A tech startup is building a headband that it claims can induce stabilized lucid dreams in its wearer, allowing them to take control of their own dreamscapes. Prophetic described how his device, called “Halo,” works in a publish in X Is January. 25.
The headband will use an artificial intelligence (AI) platform called “Morpheus-1” to induce lucid dreams when placed on someone’s head, company representatives said.
Prophetic wants to give users the ability to explore their sense of consciousness and will follow this announcement with multiple studies focused on lucid dreaming. However, one expert told LiveScience that, with Morpheus-1, it’s not clear they achieved this goal.
Lucid dream It is a type of dream state in which the person is aware that they are dreaming and can at least partially control its direction. It has previously been used by writers and artists as creative inspiration or to treat recurring nightmares. Although lucid dreaming is a trainable skill and has been studied for years, we still don’t fully understand its causes or purpose.
Prophetic scientists, however, have said they have identified that the defining characteristic of the lucid dream state is increased activity in the frontal regions of the brain during sleep. These regions tend to be less active during other sleep states.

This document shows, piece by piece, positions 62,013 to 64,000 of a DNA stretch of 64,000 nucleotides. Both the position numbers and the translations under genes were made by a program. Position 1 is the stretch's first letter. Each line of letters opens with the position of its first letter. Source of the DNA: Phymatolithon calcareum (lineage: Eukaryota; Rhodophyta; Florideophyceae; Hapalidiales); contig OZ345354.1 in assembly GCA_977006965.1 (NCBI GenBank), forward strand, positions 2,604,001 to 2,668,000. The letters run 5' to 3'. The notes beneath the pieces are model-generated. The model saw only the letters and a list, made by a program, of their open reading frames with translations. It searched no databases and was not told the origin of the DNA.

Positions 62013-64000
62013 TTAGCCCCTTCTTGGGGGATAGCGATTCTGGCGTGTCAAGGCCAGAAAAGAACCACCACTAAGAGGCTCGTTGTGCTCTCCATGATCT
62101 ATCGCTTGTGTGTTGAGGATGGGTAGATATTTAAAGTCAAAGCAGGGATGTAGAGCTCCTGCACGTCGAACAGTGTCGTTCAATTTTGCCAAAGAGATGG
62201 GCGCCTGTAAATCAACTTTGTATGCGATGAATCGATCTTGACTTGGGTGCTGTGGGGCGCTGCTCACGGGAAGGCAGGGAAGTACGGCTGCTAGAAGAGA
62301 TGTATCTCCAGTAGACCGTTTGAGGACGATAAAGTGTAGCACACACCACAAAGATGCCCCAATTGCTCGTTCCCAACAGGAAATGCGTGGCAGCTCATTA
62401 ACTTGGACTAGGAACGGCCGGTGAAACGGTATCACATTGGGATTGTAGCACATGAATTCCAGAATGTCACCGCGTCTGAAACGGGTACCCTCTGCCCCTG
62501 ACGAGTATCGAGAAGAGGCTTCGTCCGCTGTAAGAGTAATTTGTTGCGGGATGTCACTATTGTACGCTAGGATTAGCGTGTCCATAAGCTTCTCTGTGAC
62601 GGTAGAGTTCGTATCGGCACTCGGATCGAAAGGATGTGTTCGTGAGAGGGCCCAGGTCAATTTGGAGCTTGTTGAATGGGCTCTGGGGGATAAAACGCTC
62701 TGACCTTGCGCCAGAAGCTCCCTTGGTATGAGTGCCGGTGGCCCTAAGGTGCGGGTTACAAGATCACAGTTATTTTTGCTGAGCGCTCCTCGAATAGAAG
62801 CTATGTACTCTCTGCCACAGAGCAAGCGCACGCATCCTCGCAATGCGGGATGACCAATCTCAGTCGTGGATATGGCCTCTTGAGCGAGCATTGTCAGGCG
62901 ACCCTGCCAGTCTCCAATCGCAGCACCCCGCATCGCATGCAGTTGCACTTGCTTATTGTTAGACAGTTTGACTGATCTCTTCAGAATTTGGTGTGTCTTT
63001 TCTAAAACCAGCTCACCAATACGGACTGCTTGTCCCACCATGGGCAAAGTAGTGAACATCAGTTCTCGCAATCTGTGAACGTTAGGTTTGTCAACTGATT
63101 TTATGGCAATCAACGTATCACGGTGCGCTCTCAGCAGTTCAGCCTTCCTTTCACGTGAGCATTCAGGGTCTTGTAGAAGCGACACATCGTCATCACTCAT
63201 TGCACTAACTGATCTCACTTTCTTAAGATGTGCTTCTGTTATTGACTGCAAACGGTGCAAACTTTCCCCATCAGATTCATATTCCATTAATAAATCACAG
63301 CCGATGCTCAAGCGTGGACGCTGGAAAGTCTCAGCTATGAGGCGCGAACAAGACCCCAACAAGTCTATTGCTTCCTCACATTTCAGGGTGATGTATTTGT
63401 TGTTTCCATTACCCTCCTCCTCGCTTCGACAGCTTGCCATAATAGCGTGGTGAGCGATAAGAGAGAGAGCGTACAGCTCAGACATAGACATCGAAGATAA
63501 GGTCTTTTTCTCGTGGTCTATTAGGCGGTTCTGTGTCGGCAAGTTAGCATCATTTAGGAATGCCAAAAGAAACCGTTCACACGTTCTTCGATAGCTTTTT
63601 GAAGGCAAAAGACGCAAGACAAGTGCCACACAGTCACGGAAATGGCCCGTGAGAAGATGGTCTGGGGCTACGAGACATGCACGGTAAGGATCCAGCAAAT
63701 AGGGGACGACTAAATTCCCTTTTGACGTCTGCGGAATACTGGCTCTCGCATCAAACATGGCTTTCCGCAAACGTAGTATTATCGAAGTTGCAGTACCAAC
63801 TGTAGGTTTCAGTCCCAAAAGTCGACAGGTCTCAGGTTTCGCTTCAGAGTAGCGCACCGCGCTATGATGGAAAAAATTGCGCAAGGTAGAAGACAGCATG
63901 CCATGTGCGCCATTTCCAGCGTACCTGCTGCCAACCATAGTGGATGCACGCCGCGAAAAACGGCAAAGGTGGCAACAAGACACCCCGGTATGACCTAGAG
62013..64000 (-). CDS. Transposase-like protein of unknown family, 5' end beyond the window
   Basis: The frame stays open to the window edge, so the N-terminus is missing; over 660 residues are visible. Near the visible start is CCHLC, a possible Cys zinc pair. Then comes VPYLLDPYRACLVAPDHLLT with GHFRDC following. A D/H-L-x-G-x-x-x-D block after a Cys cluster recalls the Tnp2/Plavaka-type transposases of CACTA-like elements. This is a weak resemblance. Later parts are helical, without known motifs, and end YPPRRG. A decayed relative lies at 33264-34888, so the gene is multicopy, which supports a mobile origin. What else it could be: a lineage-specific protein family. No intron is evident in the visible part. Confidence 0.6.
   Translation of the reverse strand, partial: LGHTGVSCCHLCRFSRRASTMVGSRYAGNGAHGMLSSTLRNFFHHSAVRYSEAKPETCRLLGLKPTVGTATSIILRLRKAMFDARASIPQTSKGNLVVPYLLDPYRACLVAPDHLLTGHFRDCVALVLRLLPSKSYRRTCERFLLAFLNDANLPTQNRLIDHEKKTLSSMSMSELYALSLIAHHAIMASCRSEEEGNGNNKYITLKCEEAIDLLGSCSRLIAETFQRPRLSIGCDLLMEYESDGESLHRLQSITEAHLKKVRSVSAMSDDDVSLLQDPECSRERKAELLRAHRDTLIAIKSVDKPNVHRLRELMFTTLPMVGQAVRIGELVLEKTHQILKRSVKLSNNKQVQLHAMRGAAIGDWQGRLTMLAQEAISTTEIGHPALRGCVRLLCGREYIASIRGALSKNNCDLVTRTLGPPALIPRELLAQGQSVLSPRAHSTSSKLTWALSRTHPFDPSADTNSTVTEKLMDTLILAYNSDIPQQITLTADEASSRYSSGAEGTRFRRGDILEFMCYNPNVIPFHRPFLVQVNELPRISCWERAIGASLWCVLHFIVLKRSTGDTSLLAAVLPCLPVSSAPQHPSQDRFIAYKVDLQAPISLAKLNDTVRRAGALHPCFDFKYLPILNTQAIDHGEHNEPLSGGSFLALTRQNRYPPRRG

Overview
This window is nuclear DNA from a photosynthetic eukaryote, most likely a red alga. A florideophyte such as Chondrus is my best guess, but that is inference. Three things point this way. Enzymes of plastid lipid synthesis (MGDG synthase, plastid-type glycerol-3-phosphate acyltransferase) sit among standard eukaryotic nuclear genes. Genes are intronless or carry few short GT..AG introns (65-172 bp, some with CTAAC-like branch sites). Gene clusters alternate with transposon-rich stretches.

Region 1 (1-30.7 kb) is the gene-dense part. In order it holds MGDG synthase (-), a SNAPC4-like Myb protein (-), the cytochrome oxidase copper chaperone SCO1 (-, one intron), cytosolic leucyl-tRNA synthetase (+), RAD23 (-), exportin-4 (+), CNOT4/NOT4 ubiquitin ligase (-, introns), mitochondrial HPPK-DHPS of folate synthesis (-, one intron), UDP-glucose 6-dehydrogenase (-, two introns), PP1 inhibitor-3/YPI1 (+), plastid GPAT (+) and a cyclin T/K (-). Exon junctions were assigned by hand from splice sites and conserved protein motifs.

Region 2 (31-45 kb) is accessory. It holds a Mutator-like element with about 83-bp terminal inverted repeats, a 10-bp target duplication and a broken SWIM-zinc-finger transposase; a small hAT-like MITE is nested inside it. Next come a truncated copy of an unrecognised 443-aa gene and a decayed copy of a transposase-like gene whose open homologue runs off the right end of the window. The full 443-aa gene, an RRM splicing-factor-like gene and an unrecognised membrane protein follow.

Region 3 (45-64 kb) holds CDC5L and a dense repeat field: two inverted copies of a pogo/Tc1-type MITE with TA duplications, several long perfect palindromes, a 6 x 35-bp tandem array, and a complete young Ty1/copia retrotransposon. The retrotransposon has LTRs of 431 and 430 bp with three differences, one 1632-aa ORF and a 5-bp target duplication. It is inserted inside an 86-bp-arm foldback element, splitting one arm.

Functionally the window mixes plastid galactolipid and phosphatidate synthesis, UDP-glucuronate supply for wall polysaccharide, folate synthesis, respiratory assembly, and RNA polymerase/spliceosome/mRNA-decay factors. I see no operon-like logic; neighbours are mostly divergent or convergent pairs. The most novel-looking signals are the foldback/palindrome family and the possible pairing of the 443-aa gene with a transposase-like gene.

Several studies have attempted to forge similar links, including one published in December 2018 in the journal Nature and another published in May 2019 in the magazine Neuroscience and Biobehavior Reviews.
Morpheus-1 will use “transcranial focused ultrasound stimulation,” a non-invasive way to modulate brain activity using high-frequency sound waves beyond the normal human hearing range.
The headband monitors the user’s EEG activity and then uses the Morpheus-1 generative AI platform, which will be trained using a large data set of EEG scans from people who had lucid dreams.
By learning what the characteristic EEG signature of lucid dreams looks like, the device can stimulate key regions of the brain to recreate that pattern, thus inducing lucid dreams, the Prophetic representative said. But one expert told LiveScience that it’s difficult to say whether Morpheus-1 can achieve what company representatives claim it can.
“The study they have on their technology roadmap demonstrates different activation patterns in the prefrontal cortex associated with lucid dreaming and they are trying to modulate those circuits.” Guy Leschziner, professor of neurology and sleep medicine at Guy’s Hospital and author of “The Secret World of Sleep” (Simon & Schuster, 2020), told LiveScience. “Many times, we don’t fully understand what we’re doing when using deep brain stimulation or transcranial stimulation, and sometimes the effects of these technological interventions don’t necessarily do what we think they’re doing.”
However, any device capable of modifying brain waves would normally be subject to significant ethical oversight. There has also been little research on the long-term effects of regular lucid dreaminglet alone the impacts of regularly inducing the sleep state through brain modulation.
“What they have published suggests that dreams can be modulated by this, but the research I have seen suggests that they need to do more detailed evaluations and systematically demonstrate the effectiveness of this device on a larger scale,” Leschziner said.